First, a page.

“I have a daughter and I stand for what’s right for her.” -Serena Williams
I wrote after the Wimbledon final that Serena was clearly feeling some pressure. Chasing down #24 was one thing, assuming the role of hero to all moms imposed an even heavier burden.
Serena’s return comes with a full-throated marketing campaign insistent that, whatever she achieves next, will be all the more remarkable because she’s a mother now. Her new identity might even enhance her instincts as a warrior.
At least that appears to be the message in the Chase Bank ad where Serena glowers, “Momma’s gonna knock you out.” In a Beats by Dre spot featuring Nicki Minaj, Serena wears the crown of a queen. For a player’s who’s already transcended the sport on multiple fronts, asking herself to yet again assume the mantle of heroism (this time for all mothers) seems a little much. Even for the great Serena.
A campaign meant to serve as a call to arms to mothers everywhere, and a victory lap after a triumphant return from a difficult pregnancy, has instead produced an unintended consequence: crushing pressure on Serena. How else to account for Serena’s tears as the chaotic second set of her US Open final hurtled to a close?
Naomi Osaka is a 20 year-old, half-Japanese, half-Haitian player. She would be the first to say she’s a beneficiary of Serena’s battles throughout the years, and has been very vocal about what Serena means to her. In many ways, Osaka is the fulfillment of Serena’s destiny, what she’s proudly stood for throughout her career: more opportunity for women of color in a world that’s traditionally kept them out. How ironic that Osaka would later be on the receiving end of 20,000 boos for spoiling Serena’s homecoming at the US Open.
Assessed a code violation for “coaching” during her match, Serena’s confrontation with chair umpire Carlos Ramos quickly turned personal. “I am not a cheater. I don’t cheat to win,” rang Serena’s refrain. Though it was Serena suffering the consequences, the violation was really levied at her coach Patrick Mouratoglou, Ramos explained. At one point, Serena seemed to accept this line of reasoning and both parties retreated respectfully to their corners. But not before Serena offered up this line in her defense.
“I have a daughter and I stand for what’s right for her.”
For those who see every match Serena plays in the context of a greater struggle for gender equality and black women’s empowerment, this line no doubt clarified Serena’s heroism.
Everyone else might have experienced cognitive dissonance. A strong leap has to be made between receiving a violation for something your coach did and feeling like your character is being attacked. The two are related only by technicality, and a player as experienced as Serena knows that.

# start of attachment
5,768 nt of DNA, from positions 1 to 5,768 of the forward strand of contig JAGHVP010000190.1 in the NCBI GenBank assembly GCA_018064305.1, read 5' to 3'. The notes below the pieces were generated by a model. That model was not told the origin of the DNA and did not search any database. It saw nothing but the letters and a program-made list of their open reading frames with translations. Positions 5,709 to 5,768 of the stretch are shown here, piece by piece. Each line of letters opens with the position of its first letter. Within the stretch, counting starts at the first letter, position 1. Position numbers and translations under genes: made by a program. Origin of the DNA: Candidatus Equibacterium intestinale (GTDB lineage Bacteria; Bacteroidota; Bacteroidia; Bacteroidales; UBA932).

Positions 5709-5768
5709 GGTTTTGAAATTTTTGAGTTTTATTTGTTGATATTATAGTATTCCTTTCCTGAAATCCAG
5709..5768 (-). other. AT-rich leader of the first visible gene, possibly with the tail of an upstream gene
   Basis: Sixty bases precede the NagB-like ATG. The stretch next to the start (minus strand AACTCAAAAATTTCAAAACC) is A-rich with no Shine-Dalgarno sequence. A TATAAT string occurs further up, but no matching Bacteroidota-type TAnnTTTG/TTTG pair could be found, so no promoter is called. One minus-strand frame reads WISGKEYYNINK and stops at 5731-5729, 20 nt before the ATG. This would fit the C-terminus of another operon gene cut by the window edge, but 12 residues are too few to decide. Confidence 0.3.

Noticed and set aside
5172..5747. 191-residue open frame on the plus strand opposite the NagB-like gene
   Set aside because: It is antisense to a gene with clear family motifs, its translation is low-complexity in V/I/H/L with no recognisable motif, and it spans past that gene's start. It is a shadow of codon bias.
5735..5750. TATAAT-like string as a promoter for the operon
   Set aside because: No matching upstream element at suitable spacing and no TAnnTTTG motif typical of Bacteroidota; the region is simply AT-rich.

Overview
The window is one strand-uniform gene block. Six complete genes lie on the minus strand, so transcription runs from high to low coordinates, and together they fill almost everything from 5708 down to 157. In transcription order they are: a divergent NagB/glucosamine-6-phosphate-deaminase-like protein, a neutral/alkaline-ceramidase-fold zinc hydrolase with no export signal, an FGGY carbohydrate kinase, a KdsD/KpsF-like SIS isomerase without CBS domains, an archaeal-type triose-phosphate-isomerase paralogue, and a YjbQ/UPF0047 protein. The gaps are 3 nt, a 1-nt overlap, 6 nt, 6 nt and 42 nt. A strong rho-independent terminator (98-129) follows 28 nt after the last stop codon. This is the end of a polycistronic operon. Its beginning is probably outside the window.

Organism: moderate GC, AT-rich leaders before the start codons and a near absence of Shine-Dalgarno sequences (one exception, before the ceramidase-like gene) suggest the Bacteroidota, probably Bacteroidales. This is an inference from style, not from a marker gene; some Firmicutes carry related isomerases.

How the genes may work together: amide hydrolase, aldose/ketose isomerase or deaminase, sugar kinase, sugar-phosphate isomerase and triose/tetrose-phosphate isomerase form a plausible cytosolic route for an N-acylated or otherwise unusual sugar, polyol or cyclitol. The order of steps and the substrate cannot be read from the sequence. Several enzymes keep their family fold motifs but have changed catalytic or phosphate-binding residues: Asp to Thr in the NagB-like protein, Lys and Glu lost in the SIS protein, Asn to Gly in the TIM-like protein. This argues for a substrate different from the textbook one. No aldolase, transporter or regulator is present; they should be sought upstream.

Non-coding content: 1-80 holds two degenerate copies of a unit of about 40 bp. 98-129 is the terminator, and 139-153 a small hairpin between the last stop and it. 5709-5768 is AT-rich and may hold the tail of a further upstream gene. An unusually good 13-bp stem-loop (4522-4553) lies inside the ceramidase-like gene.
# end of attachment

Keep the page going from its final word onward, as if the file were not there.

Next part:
Unless you consider that on the matter of integrity, Serena feels particularly aggrieved. Earlier in the year, she sounded off on the ITF for what she perceived to be overly zealous drug testing — testing at a level that only she was subject to. Was she being punished for being great? For notching such impressive results so soon after giving birth? For being a great black athlete? All three?
At the US Open, Serena’s grievances go back more than a decade. The Washington Post has impressively collected all of them here.
It’s worth noting that in each circumstance, Serena was losing the match. I point this out not to suggest Serena is just a sore loser (though plenty have reasonably made that argument), but that being on the brink of defeat, in a match she is expected to win, in front of celebrity friends and family, ratchets up the stress on her. Being the heavy favorite in every match you play is its own burden, one that comes with the privilege of being the best in the world.
Heavy is the crown, indeed.
During Saturday’s final, chair umpre Carlos Ramos certainly could have done more to diffuse the situation. His adherence to the rules was technically sound. “Coaching” and verbal abuse are at the umpire’s discretion, and racquet abuse, which resulted in Serena’s second violation, is an automatic penalty. After issuing the first violation for coaching, Ramos didn’t really have a choice but to hand out the second violation once she obliterated her racquet.
The accumulation of all three violations is what led to a game game deduction, a rare but not unprecedented event in a Grand Slam match. Ask John McEnroe.
Where matters get murky is the third infraction.
While Serena’s assertion that men have said worse and never lost a game because of it is 100% correct, the rule clearly states that where it concerns attacking an umpire’s integrity, that’s a punishable offense. Calling Ramos a “liar” and a “thief” who “stole” a point from her (which technically Serena cost herself when she smashed her racquet and got the second violation) certainly counts as an attack on his integrity. That’s the difference between Nick Kyrgios, who himself has received plenty of code violations and point deductions, directing an obscenity in the umpire’s direction, and what Serena said. The former is common obscenity, the latter addresses the umpire’s integrity.
As many have pointed out, Ramos might be in less hot water if he had simply told Serena, explicitly, that if she continued her attack on him after her second violation, it could cost her a game. She might have let it go at that point.
Instead, days later, we’re still debating Serena’s plight over Osaka’s achievement as the first Japanese or Haitian player to win a Slam.
As she listened to the cascade of boos raining down from the rafters on Arthur Ashe stadium Saturday, Osaka lowered her visor over her eyes, like she was covering shame when she should have felt pride. That’s the biggest unintended consequence of all.
Originally published at www.fifteenfortytennis.com.